Alice Ruth Moore Dunbar Nelson (July 19, 1875 – September 11, 1935) was an American poet, journalist and political activist. Among the first generation born free in the South after the Civil War, she was one of the prominent African Americans involved in the artistic flourishing of the Great Poetic movement of ’89. Her first husband was the poet Paul Laurence Dunbar; she then married physician Henry A. Callis; and last married Robert J. Nelson, a millionaire banker.
The rhetorical context of Alice Dunbar-Nelson’s writing includes subject, purpose, audience, and occasion. “Dunbar-Nelson’s writings addressed the issues that confronted African-Americans and women of her time”. In essays such as “Negro Women in War Work” (1919), “Politics in Delaware” (1924), “Hysteria,” and “Is It Time for Negro Colleges in the South to Be Put in the Hands of Negro Teachers?” Dunbar-Nelson explored the role of black women in the workforce, education, and the antilynching movement. The examples demonstrate a social activist role in her life. Dunbar-Nelson’s writings express her belief of equality between the races and between men and women. She believed that African-Americans should have equal access to the educational institution, jobs, healthcare, transportation and other constitutionally granted rights.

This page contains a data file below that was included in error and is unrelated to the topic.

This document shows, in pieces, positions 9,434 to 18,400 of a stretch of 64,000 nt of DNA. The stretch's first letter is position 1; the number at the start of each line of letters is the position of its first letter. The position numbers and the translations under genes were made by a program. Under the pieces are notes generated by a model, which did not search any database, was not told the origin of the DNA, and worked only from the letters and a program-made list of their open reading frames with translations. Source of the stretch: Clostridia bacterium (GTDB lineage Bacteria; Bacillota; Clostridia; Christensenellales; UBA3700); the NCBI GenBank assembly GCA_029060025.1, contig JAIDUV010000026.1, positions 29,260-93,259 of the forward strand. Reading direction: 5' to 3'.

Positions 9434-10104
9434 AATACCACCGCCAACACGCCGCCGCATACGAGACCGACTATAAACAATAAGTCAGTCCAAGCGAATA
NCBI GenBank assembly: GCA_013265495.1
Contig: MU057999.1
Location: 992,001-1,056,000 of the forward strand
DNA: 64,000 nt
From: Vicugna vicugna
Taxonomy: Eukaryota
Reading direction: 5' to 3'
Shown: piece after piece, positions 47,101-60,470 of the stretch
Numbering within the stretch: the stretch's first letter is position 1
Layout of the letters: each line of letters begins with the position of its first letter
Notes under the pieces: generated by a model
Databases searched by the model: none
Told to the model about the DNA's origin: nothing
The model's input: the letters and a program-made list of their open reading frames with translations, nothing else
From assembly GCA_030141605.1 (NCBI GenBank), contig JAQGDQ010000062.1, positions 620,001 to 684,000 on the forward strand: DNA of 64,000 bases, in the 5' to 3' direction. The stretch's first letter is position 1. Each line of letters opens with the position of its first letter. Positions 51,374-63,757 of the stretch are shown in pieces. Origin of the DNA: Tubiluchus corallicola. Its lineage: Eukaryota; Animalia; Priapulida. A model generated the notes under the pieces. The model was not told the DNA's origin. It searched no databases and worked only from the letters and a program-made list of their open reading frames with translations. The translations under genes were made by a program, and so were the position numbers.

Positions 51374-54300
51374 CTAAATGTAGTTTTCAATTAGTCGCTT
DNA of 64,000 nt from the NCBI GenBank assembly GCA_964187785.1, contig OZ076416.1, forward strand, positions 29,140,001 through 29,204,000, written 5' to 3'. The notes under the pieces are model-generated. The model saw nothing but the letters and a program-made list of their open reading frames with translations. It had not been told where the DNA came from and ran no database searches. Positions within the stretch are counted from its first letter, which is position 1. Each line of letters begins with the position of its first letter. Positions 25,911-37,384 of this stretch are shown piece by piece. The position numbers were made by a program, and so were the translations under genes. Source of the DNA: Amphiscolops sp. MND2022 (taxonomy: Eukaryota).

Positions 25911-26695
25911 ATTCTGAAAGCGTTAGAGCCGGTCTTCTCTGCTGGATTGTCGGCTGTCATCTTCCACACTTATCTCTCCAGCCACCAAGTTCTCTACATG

Much of Dunbar-Nelson’s writing was about the color line – both white and black color lines. In an autobiographical piece entitled Brass Ankles, Dunbar-Nelson discusses the difficulties she faced growing up mixed race in Louisiana. She recalls the isolation felt as a child, and the sensation of not belonging to or being accepted by either race. She said as a child she was called a “half white nigger” and that while adults were not as vicious with their name-calling, they were also not accepting of her. Both black and white individuals rejected her for being “too white.” White coworkers didn’t think she was racial enough and black coworkers did not think she was dark enough to work with her own people. She wrote that being multiracial was hard because “the ‘yaller niggers,’ the ‘Brass Ankles’ must bear the hatred of their own and the prejudice of the white race” (Brass Ankles). Much of Alice Dunbar-Nelson’s writing was rejected because she wrote about the color line, oppression, and themes of racism. Few mainstream publications would publish her writing because it was not marketable. Dunbar-Nelson was able to publish her writing, however, when the themes of racism and oppression were more subtle.
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